History (TV channel)
“At the end of the day we're not an education resource. We’re an entertainment brand.”
History (originally The History Channel) is a cable television channel that once prided itself on the breadth of our world's history, but has since drifted in the murky waters of reality programming and New Age claptrap. While it — just barely — airs a few educational shows that might teach you something, its flagship programs are primarily those that focus on alien conspiracies, ice road trucking, and white trash freakshows.
It is sometimes nicknamed the "Pseudohistory" Channel by viewers who are disappointed with its scholarly standards, the "Hysteria Channel" by those who are pissed off by the scaremongering end-of-the-world shows, and the "Hitler Channel" by those who were fed up with its once-extensive programming covering World War II (though they probably regret saying that now — at least that was actual history).
All Hitler, all the time
In its early years, the channel earned the unfortunate nickname of the "Hitler Channel", due to its need to fill the schedule with content related to World War II. A viewer of History in the 1990s and 2000s could be led to believe that nothing of note happened in recorded history outside of World War II and Ancient Egypt. And those were the HC's better days.
Trucking and antiquing
Military programming soon migrated to History's sister channel, the Military History Channel, leaving the channel to fill their programming gaps with shows about musty old junk like Pawn Stars and American Pickers, plus utterly non-historical content such as Ice Road Truckers, Ax Men, Appalachian Outlaws, and Life After People.
One of History's classic intellectual achievements is Ancient Aliens, a program that focuses on alien conspiracies and prophecies. To quote a typical talking head featured on the show, discussing of all things, the 2012 apocalypse, "you would think that had to come from extraterrestrials" (sure, but only for very small values of "think"). Every segment has the announcer saying "could it be that... this is evidence of ancient aliens... maybe!" Near the end of one show, Michael Shermer gets a few moments to call it all rubbish.
In 2013, the History Channel featured a 10-part series called The Bible, covering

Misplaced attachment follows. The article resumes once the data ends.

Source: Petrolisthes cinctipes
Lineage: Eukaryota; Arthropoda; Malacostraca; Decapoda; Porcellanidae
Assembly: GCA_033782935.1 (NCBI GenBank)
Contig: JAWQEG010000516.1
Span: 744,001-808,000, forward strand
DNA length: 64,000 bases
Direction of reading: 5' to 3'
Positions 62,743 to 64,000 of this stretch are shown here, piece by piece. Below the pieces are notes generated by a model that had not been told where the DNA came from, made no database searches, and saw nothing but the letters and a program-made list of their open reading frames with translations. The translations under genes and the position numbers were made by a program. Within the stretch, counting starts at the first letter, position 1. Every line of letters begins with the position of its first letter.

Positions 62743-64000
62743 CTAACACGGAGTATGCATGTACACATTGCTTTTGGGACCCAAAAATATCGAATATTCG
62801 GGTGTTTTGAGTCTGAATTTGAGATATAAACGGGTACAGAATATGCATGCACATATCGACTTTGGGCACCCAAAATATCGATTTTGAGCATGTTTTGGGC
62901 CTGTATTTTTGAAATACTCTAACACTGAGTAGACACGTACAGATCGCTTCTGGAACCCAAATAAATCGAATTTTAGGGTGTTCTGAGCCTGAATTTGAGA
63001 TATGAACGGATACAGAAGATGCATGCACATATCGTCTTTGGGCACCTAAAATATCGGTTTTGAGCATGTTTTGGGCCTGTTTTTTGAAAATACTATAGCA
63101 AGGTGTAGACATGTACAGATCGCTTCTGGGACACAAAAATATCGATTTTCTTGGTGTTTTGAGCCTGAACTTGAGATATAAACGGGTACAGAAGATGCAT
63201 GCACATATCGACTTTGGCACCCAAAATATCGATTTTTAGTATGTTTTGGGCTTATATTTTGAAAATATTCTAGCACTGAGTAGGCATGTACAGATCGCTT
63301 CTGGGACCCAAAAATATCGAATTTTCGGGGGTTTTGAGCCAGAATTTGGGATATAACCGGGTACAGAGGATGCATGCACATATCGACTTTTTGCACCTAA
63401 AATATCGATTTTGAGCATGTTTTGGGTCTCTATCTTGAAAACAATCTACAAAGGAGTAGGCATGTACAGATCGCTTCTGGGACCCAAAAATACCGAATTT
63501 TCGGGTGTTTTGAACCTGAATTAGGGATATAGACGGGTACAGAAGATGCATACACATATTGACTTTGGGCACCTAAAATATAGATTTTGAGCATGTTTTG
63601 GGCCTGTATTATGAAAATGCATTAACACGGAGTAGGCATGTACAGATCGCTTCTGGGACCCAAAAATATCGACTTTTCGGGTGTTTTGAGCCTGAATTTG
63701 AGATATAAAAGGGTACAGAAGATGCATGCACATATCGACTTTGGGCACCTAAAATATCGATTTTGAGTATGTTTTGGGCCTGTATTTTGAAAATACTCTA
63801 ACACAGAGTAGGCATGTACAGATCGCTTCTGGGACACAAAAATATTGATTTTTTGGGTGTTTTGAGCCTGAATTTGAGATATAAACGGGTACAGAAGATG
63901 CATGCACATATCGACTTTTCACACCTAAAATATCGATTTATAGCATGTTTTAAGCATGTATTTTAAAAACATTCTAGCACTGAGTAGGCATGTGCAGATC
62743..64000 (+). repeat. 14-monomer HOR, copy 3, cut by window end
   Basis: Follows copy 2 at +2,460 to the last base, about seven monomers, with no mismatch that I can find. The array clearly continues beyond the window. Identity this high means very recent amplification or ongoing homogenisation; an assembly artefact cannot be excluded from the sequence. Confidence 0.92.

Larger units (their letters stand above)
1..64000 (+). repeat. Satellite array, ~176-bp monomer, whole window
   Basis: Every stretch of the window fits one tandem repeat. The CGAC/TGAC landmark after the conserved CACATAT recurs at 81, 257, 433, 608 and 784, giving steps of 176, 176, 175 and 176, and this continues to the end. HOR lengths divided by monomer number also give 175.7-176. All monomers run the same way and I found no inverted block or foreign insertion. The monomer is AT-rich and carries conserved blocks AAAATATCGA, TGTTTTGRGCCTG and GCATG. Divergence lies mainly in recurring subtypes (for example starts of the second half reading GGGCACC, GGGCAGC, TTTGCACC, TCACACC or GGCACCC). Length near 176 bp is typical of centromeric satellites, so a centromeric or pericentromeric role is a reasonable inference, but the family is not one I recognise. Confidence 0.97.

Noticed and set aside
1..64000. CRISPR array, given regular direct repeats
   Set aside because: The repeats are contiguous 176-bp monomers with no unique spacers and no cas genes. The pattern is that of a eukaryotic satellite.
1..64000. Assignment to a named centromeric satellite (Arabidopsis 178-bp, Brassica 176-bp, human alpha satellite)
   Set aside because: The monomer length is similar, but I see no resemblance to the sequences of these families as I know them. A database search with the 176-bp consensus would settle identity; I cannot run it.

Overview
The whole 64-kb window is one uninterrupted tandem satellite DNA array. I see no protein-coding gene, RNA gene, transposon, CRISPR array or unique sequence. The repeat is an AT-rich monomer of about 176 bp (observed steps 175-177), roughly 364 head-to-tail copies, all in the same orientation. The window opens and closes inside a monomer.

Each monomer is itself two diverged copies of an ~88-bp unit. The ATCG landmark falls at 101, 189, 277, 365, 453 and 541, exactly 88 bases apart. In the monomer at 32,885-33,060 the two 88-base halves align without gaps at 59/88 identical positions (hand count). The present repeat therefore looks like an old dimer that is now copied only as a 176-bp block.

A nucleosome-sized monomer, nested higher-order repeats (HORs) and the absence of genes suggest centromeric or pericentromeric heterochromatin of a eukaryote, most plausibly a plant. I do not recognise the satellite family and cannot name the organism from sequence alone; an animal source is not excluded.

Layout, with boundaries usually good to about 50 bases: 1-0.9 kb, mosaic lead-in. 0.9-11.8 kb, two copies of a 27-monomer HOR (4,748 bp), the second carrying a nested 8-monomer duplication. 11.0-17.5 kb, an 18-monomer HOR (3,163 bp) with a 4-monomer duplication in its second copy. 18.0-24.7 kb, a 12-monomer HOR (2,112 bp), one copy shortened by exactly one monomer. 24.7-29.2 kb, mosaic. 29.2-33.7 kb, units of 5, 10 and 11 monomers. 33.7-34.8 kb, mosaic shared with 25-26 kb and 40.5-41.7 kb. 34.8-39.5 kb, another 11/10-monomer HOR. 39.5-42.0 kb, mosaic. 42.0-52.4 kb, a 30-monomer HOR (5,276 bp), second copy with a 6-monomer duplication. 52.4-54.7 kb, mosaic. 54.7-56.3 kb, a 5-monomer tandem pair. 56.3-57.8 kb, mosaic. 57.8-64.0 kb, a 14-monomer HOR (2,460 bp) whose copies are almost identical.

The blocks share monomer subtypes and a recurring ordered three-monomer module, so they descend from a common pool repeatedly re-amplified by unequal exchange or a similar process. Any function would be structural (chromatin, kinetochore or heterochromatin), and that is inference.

watered-down wholesome, family-friendly versions of events from — you guessed it — the Bible. The series was launched on March 3, 2013 and concluded on March 3, 2013 — which, by no coincidence, was Easter Sunday. The series was met with controversy when Glenn Beck pointed out how the actor who played the Devil in the series resembled Obama; this triggered a firestorm on the Internet. Obama later tore the History Channel and Beck's friends a new one at the 2013 White House Correspondents' Dinner.
Around the same time as the aforementioned Bible series, History also aired its first scripted drama, Vikings, based on the semi-historical Viking raider Ragnar Lothbrok. This might actually be a good sign, although historical accuracy is pretty much a lost cause when your source material involves a cow with madness-inducing moos, and your only other source is two lines in the Anglo-Saxon Chronicle.
Perhaps at one time yes, the "History" Channel might have had some intellectual merit. However these days it has quite clearly fallen into a New Age nonsense trap, its shows having long been replaced with the above nonsense and generally boring and/or non-history related content, effectively selling its educational value for short-term ratings and sensationalism. This seems to be a general theme among similar channels (TLC, the Discovery Channel, Nat Geo, etc.) these days. Never before has there been a more powerful argument for American public broadcasting. To be fair, much of the older educational programs still receive reruns and appearing On Demand. But as for newer content, the only thing played that is new content is much of the above horror.
At least Animal Planet continues to have a shred of dignity: it still airs animal-related content, at least for the time being. Not to worry though, they have pretty much pushed even that aside for barely/non-animal related content as well. (We might view the 2012 mockumentary Mermaids: The Body Found as a satirical quip at the rampant pseudoscience in the sister channels or as a mockery of the audience's gullibility in an elaborate echo of H. L. Mencken's The Rise of the Bathtub, but it also might be a sign that reality has simply lost its appeal among the viewing public.)
Currently there are only a couple shows (that is, shows still making new episodes) airing that have anything to do with history, Pawn Stars, Modern Marvels and American Pickers. Pawn Stars and American Pickers both involve finding or being brought items that loosely have historical significance. Modern Marvels is the last thread of purely educational content the entire channel offers, spending each episode on a specific topic and teaching you about how it's made, the history of it and what it does. Episodes vary from airplanes to packaging.
This page was originally sporked from RationalWiki.